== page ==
At the 44CON, a London-based hacker conference, I gave a talk about Post-Quantum cryptography. Among other things, I explained the GGH algorithm – using snail terminology.
How to Explain Post-Quantum Cryptography to a Middle School Student, was the title of a presentation I gave at the 44CON conference in London last Friday.
Post-quantum cryptography, one of the hottest topics in IT security today, addresses asymmetric crypto systems that are not prone to quantum computers. Virtually all asymmetric crypto systems currently in use (especially, Diffie-Hellman, RSA, DSA, and Elliptic Curve crypto systems) are not post-quantum. They will be useless, once advanced quantum computers will be available. Quantum computer technology has made considerable progress in recent years, with major organisations, like Google, NSA, and NASA, investing in it.
Post-quantum cryptography uses advanced mathematical concepts. Even if one knows the basics of current asymmetric cryptography (integer factorisation, discrete logarithms, …), Post-quantum algorithms are hard to understand. The goal of my presentation was to explain post-quantum cryptography in a way that is comprehensible for non-mathematicians.
The following video shows a short excerpt from my talk:
One of the post-quantum methods I explained is the so-called GGH algorithm (named for its inventors Goldreich, Goldwasser, and Halevi). GGH is a lattice-based crypto algorithm. But how can one explain lattice-based cryptography in an entertaining and easy-to-understand way? My co-worker Daniel Rocholz from cryptovision had a great idea: explain it from the point-of-view of a snail. The following presentation slides show how I put Daniel’s idea into practice.
First of all, a snail certainly prefers lettuce to lattice:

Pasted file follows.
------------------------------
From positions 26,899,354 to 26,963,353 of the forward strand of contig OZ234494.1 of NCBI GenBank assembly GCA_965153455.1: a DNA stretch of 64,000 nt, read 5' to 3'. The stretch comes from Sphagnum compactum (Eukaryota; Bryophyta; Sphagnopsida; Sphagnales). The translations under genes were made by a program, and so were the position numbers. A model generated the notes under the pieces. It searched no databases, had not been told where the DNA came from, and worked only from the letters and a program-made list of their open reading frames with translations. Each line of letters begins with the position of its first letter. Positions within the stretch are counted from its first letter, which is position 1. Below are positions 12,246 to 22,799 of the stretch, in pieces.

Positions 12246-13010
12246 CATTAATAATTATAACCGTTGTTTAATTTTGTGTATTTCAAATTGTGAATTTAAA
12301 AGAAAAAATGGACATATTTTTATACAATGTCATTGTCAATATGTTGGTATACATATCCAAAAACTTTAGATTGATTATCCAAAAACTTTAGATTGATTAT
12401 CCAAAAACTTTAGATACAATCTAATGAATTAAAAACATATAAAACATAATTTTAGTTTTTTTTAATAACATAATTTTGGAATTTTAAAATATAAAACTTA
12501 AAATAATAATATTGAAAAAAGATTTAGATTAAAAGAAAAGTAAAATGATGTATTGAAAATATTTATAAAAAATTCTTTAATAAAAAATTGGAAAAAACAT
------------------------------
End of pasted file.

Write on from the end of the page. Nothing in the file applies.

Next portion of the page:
This means that in our explanations we replace lattices with lettuce fields:
A lettuce field is defined by a set of vectors. This set is referred to as a “base”; the vectors are named “base-vectors”. In the two-dimensional case, there are two base-vectors. As can be seen in the next picture, there are good bases (nearly orthogonal) and bad bases (nearly parallel) for the same lettuce field:
We now assume that a snail is placed somewhere in the lettuce field. As a snail is very slow, it has an interest in finding the closest lettuce. This results in the “closest lettuce” problem:
If we assume that we are in a high-dimensional lettuce field, this problem is easy to solve with a good base, but hard to solve with a bad base.
This problem can also be regarded as a one-way function:
Now we can define the GGH asymmetric encryption scheme:
Alices public key is a bad base, her private key is a good base. To encrypt, Bob places a snail near a lettuce. The vector between the snail and the lettuce is the cleartext (in practice, the lettuce field is about 250-dimensional, which means that this vector can easily encode a 128 bit message). Alice can easily find the closest lettuce (and thus decrypt the message), as she knows a good base. An attacker can’t, as he has only a bad base.
That’s it. This isn’t very difficult, is it?
Unfortunately, GGH has proven insecure, so it should not be used in practice. However, there are other lattice-/lettuce-based encryption schemes, that are considered secure, like NTRU, (R)LWE, and New Hope. 27 algorithms of this kind have been handed in to the NIST Post-Quantum Competition. I’m pretty sure that several of them will be among the winners.